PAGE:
Lobdell believes that sales of condensing boilers will continue to increase, especially as more projects shift to high-efficiency equipment. “New construction is predominately condensing now, and retrofits will continue to evolve to more condensing designs simply because the technology exists. People want to take advantage of the energy savings and incentives offered to use them.”

At Weil-McLain, sales of condensing boilers are growing, although they are not at the same level as the company’s trademark cast-iron boilers. “We have been known for our cast-iron boilers for 135 years,” said Dave Burggren, director of commercial sales. “We still sell more cast-iron boilers than condensing boilers, however our condensing boiler sales are growing faster and faster.”

Weil-McLain offers two commercial condensing boiler models. The SlimFit® boiler features an efficiency of 96 percent AFUE for the 1000-2000 models, is lightweight, easy to install, and offers advanced controls, said Burggren. “Our latest model, the Evergreen® boiler, has a 96.5 percent AFUE for the 399 MBtuh model and is easy to install, use, and maintain for the long run.”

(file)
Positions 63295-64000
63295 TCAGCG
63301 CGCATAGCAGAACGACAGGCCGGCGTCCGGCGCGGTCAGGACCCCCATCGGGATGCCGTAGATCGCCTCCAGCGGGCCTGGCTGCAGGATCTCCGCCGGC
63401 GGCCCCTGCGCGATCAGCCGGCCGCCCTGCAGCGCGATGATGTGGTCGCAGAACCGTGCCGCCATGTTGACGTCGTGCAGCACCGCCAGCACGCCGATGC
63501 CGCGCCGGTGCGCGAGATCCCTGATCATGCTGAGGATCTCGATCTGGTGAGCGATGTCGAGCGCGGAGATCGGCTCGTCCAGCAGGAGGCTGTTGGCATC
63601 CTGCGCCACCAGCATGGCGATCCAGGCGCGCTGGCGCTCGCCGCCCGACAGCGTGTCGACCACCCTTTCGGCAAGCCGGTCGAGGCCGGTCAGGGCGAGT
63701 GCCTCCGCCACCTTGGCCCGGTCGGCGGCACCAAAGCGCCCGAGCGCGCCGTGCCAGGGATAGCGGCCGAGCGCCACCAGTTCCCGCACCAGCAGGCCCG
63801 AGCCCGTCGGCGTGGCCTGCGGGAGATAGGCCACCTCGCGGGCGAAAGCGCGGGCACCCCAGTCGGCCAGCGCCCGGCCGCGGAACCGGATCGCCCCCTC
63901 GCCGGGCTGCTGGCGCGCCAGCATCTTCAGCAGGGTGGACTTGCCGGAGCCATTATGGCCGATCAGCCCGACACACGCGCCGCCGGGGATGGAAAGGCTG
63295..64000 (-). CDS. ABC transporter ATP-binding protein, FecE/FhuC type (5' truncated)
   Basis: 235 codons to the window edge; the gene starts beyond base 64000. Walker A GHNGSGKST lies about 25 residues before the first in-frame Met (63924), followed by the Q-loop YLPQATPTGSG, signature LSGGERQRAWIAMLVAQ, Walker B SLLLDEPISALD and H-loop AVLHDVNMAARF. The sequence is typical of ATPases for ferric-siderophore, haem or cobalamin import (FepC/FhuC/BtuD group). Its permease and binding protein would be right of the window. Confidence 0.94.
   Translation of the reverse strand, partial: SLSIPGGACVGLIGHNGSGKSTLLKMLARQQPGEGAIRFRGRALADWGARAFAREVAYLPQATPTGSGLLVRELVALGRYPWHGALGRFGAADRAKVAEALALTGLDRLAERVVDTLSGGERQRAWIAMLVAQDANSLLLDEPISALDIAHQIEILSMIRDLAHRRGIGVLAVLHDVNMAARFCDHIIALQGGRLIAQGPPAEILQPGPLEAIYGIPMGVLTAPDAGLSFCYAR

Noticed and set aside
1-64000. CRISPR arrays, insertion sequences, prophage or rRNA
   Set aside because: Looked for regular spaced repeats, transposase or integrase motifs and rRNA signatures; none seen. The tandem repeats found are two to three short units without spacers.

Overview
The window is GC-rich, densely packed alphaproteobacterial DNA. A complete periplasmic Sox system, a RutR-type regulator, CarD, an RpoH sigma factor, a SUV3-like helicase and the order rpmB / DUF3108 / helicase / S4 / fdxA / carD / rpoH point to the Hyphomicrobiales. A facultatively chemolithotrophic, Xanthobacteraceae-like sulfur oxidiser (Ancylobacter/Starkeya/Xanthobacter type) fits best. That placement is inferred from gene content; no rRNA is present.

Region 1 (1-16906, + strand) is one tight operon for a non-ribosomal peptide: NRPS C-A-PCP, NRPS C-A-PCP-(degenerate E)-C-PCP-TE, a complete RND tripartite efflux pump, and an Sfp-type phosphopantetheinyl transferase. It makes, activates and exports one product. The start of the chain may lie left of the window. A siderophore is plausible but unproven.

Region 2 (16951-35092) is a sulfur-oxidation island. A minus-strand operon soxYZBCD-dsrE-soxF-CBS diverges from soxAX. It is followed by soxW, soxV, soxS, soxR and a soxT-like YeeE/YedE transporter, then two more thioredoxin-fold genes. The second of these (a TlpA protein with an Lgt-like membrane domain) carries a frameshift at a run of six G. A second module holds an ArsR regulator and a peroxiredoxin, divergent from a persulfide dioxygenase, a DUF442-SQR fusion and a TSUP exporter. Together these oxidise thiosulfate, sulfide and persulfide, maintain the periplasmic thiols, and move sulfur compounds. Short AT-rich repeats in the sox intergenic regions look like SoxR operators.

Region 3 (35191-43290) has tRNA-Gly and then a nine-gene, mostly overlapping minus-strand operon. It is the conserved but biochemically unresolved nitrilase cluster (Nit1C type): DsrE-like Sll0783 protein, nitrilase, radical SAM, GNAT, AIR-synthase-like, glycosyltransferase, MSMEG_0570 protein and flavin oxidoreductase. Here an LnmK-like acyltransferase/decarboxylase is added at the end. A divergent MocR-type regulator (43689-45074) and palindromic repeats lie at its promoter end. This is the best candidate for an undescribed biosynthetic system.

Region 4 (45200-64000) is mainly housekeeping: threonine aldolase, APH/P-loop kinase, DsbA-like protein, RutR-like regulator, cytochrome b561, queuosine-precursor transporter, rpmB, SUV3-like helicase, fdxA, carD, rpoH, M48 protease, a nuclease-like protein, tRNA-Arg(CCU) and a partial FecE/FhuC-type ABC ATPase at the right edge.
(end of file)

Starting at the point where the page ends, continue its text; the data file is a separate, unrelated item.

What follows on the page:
As can be expected, one of the main reasons building owners and managers are willing to invest in condensing boilers is higher energy efficiency, which translates to lower utility bills and a faster return on investment. That energy savings can be fairly significant in commercial buildings — on the order of 10-15 percent or more, depending on the geographic region, said Smollon. “We have fairly lengthy shoulder seasons in the Mid-Atlantic region, during which buildings can be kept warm for extended periods with lower loop temperatures using an outdoor reset sensor control system. When it’s 55°F outside, it makes no sense to supply 180° water when you can keep the building warm with much lower temperature water.”

“Energy efficiency is very important, especially if accompanied by utility and tax incentives. Greener technologies are also a consideration for many owners/managers.” said Rich Schulte, vice president, Schulte Heating LLC, Oconomowoc, Wisconsin. “But price is almost always the paramount consideration, so I first explain the benefits of condensing technology in terms of energy savings.”

After that, Schulte covers the other benefits, such as how condensing boilers have a physically smaller footprint, provide increased comfort, and offer advanced controls. “Condensing boilers usually have the ability to modulate heating output, which contributes to increased comfort and efficiency. The advanced controls also offer more information for service and maintenance, which is very useful.”